A Brief History of the World Wide Web
March 2, 2012
The World Wide Web (www) has often been used interchangeably with the Internet. This is in fact, not correct. The World Wide Web is a global information medium in which users can read and write via computers on the Internet. It is a sub-set of the Internet much like email is.
The history of the Internet predates the history of the Internet by several years. Whereas the creation of the Internet can be traced back to 1969, the World Wide Web can trace its origin back to 1980 to Tim Berners Lee
, an independent contractor working at CERN
or the European Center for Nuclear Research. Over the course of a ten year period, Tim Bermers-Lee addressed several different aspects of the presentation of data on the Internet. By 1990, he had built all of the tools needed for a working web, HyperText Transfer Protocol
(HTTP) 0.9, the Hypertext MarkUp Language
(HTML), the first web browser
which was also the first HTML editor, called World Wide Web, the first web server software, the first web server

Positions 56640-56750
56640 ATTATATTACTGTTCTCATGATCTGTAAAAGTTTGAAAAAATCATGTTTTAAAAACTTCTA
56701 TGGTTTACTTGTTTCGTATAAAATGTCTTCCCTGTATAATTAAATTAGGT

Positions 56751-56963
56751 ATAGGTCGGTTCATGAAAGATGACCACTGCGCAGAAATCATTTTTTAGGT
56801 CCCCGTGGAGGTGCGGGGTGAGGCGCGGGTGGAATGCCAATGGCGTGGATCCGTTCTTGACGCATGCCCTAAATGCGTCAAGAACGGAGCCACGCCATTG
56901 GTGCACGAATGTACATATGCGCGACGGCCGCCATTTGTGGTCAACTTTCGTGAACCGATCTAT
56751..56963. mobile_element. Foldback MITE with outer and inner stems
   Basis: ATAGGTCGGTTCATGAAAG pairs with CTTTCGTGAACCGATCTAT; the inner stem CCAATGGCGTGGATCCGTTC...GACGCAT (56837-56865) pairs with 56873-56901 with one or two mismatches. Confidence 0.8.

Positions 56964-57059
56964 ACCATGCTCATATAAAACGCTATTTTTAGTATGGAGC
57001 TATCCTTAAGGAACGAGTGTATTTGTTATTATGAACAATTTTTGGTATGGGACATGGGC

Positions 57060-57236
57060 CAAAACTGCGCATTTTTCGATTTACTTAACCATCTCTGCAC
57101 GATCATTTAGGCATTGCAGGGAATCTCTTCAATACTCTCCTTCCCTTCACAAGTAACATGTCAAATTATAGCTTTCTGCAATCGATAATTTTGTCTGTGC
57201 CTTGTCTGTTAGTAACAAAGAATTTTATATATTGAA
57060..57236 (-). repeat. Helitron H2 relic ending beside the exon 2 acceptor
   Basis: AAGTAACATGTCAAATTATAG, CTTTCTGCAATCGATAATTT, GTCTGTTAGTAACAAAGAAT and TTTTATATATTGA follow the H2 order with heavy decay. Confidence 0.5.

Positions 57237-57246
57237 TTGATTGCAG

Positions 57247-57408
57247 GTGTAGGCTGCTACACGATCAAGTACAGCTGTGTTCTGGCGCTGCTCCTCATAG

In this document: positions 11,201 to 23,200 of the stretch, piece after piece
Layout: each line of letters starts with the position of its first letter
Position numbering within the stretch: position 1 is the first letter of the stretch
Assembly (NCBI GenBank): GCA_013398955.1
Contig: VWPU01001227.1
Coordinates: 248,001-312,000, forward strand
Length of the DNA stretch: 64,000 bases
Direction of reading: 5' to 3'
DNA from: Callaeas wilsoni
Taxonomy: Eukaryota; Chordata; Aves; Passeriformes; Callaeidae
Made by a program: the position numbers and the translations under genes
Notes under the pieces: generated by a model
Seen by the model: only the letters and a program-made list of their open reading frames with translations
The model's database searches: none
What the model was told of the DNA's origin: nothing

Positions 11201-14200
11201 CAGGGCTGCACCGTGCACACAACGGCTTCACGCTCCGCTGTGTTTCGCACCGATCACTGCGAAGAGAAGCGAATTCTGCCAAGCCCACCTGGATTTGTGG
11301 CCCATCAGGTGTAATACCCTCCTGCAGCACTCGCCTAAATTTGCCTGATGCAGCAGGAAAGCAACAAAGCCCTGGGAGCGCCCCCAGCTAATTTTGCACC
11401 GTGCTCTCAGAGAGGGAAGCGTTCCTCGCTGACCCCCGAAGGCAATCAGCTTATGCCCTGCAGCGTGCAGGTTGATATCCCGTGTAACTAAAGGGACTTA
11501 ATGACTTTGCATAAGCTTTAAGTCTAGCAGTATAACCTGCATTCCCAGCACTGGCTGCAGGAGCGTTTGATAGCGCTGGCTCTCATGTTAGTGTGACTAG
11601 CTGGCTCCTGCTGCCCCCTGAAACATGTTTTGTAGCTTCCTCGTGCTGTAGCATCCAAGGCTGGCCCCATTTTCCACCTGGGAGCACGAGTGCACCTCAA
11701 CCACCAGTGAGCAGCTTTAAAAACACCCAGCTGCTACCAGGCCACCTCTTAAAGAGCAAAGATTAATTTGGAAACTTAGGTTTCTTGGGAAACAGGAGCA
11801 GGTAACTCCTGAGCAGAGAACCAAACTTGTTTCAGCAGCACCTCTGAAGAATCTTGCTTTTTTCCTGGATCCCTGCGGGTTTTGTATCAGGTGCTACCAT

, and the first web pages. On August 6, 1991, Tim Berners-Lee posted a summary of his project on the alt.hypertext newsgroup. This date also marks the debut of the Web as a public service on the Internet.
The turning point for the World Wide Web was the creation of the Mosaic browser
, led by Marc Andreesen and Eric Bina
, computer science students at the University of Illinois (UIUC). After graduation, Marc Andreesen
joined forces with James H Clark
, former CEO of Silicon Graphics to form Mosaic Communications Corporation to develop the Mosaic browser commercially. In 1994, the company changed its name to Netscape and released shortly thereafter went onto release the Netscape Navigator. Marc Andreesen has gone on to become a very success entrepreneur and one of the most powerful investors in Silicon Valley.
In the late 90s, many of the leading global corporations went about establishing their web presence and the growth rate took off from there.
Next up, the history of search engines.